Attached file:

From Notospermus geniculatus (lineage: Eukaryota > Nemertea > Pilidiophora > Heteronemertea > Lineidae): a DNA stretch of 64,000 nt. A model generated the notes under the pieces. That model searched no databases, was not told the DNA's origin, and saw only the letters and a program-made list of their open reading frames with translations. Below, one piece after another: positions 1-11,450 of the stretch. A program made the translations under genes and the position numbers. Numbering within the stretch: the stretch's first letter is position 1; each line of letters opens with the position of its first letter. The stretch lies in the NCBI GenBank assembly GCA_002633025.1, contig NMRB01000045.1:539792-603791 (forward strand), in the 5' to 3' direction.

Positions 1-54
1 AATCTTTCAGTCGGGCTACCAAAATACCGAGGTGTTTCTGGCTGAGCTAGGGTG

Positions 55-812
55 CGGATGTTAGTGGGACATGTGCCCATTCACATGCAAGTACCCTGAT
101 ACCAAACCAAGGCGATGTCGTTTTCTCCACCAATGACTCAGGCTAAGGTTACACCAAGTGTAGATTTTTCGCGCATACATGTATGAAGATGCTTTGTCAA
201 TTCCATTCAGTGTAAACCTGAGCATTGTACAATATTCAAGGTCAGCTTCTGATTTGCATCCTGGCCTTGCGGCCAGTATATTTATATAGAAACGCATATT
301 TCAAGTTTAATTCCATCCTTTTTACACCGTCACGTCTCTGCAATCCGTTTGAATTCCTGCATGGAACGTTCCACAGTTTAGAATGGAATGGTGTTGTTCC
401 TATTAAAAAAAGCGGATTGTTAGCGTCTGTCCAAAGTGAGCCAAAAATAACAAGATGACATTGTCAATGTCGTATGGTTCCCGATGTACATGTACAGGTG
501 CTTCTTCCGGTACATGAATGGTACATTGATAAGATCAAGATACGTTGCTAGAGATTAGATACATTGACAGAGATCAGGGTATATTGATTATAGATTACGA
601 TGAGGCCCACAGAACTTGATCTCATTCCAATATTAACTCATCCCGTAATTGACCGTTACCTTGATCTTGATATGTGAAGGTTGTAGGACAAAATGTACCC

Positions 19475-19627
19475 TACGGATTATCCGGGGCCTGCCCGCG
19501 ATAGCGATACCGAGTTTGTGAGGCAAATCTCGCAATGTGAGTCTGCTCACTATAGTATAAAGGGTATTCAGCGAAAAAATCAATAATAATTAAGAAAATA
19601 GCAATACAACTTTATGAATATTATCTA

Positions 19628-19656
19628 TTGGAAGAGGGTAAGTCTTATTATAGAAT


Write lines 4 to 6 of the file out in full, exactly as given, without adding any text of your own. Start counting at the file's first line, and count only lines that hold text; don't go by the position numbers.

Positions 55-812
55 CGGATGTTAGTGGGACATGTGCCCATTCACATGCAAGTACCCTGAT
101 ACCAAACCAAGGCGATGTCGTTTTCTCCACCAATGACTCAGGCTAAGGTTACACCAAGTGTAGATTTTTCGCGCATACATGTATGAAGATGCTTTGTCAA